With all the talk about the impact the Internet is having on traditional media, like magazines and newspapers, you might think that all forms of print media are doomed to a much smaller footprint in the future than they've enjoyed in the past. The Internet offers the opportunity to publish and distribute information so easily and cost effectively that it's a fair question.
Imagine then, my surprise when the Internet Retailer Buyers Guide for 2010 crossed my desk a few weeks ago. If there ever was a printed piece that should have migrated to online only, I'm thinking it should have been this one. After all, the tag line to the catalog is "strategies for web-based retailing". As it turns out however, this particular publisher, around for at least a decade, so we know he operates with a sustainable business model, is keenly aware that it is his job to reach out to his customer or market, not their job to find him. And reach out he does, online, in print and at conferences. How refreshing and smart.
It turns out this publisher is not alone. In 2009 an estimated 17 Billion catalogs were sent to U.S. households. That's about 56 for every man, woman and child. All or most of these companies also operate 1 800 call centers where their products and services can be purchased, as well as online ordering operations, if that's the way their customer chooses to engage. Why then incur the cost of also sending out a catalog? Why not just buy some Google Ad Words and be done with it? Because print prompts action, and they know it. Most catalog companies see a 20 to 50% increase in online sales in the period immediately following catalog distribution. Think for a minute, about how many catalogs have arrived at your home or business in the last 90 days.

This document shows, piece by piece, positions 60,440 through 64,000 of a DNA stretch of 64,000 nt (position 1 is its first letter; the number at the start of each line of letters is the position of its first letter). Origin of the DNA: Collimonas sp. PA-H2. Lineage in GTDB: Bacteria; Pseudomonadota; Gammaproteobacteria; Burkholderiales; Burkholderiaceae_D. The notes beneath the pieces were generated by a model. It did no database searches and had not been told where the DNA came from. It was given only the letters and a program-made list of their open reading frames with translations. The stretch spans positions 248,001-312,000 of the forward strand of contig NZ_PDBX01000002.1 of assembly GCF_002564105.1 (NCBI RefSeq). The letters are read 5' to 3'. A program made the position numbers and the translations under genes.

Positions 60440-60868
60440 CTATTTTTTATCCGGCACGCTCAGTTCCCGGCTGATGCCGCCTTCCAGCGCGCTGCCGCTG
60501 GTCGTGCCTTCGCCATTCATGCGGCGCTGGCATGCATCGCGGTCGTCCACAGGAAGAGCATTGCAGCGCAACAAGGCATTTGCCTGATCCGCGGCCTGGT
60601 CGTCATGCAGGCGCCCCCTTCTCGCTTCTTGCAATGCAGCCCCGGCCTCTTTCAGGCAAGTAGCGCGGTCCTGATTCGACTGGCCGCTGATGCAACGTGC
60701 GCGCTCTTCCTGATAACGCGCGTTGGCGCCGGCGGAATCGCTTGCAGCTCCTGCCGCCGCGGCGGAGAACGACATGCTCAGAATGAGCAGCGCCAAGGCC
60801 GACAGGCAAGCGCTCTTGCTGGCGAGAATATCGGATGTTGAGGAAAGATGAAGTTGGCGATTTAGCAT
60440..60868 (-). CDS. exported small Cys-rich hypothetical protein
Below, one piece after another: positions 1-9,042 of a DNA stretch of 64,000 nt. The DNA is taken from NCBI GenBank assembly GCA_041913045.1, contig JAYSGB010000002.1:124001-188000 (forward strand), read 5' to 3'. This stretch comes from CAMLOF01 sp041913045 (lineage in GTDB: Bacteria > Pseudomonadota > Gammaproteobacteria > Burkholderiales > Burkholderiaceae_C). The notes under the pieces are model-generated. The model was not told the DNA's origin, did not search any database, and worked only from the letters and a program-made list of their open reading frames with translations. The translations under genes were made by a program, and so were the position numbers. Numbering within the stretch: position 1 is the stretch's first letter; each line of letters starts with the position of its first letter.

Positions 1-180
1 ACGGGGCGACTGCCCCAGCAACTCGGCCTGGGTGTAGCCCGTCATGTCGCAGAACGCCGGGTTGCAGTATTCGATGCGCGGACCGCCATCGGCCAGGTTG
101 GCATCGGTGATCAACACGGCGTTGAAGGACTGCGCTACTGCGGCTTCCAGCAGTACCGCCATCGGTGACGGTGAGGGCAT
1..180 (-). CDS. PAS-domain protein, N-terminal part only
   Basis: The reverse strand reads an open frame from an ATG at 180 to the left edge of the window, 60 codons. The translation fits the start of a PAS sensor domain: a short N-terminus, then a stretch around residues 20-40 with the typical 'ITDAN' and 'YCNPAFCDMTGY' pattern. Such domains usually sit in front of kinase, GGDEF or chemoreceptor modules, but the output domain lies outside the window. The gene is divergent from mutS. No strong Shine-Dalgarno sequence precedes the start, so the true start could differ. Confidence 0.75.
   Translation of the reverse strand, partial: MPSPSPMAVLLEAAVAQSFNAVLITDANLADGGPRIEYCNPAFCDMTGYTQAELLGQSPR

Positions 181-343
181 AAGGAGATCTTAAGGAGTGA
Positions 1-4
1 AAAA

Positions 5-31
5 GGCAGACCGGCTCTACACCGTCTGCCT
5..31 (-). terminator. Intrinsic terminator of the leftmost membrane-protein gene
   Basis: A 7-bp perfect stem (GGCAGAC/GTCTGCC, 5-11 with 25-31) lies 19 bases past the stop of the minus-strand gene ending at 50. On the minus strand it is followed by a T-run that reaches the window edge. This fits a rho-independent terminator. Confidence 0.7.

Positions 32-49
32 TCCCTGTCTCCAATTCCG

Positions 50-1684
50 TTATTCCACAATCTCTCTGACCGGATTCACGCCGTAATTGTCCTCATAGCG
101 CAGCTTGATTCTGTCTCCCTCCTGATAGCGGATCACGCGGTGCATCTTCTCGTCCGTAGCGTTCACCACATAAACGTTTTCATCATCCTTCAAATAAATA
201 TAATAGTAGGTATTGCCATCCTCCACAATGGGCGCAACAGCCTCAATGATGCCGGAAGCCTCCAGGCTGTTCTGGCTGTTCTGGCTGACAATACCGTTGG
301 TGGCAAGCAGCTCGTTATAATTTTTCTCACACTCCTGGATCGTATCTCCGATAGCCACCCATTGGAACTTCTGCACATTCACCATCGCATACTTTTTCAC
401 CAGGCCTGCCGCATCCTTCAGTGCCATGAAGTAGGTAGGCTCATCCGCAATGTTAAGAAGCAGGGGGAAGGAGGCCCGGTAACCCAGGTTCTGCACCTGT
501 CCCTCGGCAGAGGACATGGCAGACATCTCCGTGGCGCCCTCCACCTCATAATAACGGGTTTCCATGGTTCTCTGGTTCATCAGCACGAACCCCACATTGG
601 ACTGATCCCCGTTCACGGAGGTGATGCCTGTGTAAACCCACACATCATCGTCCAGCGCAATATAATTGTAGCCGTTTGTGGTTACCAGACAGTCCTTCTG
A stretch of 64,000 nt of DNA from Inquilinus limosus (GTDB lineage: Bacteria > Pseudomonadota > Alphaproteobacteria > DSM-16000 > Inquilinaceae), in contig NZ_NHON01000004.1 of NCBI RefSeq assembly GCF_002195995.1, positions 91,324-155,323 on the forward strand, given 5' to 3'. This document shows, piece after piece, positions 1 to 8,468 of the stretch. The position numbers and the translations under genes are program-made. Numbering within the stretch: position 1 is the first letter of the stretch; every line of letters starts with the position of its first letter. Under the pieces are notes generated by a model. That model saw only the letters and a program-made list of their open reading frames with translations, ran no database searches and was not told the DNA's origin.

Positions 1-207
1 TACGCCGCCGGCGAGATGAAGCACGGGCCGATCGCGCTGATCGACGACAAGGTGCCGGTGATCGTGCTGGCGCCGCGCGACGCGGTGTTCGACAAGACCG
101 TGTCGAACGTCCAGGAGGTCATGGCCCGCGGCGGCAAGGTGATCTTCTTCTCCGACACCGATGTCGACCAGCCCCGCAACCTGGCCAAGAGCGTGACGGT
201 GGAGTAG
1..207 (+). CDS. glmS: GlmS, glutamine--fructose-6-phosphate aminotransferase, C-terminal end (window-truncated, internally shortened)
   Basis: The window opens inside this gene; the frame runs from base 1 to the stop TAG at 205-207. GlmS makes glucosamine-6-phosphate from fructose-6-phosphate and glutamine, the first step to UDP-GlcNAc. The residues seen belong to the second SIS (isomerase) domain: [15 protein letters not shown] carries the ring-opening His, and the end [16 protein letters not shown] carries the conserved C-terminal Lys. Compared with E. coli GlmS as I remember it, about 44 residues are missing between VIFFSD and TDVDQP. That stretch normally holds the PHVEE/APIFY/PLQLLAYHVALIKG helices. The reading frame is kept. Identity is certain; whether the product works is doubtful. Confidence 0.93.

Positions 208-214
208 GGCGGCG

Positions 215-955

Color catalogs, whether they be retail oriented like LL Bean, or a housing catalog like The Real Estate Book, are alive and well. In fact they're thriving. They don't claim to solve the worlds problems or profess some strong opinion on the issue of the day. They simply strive to connect buyers with sellers. They interrupt potential consumers throughout their day and these consumers consistently demonstrate a high intent to purchase. As marketers, we need to find ways to leverage the inherent qualities of each media to maximize our results. That's where the real magic is.
I've got some thoughts on how to accomplish this. More on leveraging the inherent strength of each media in a future blog post.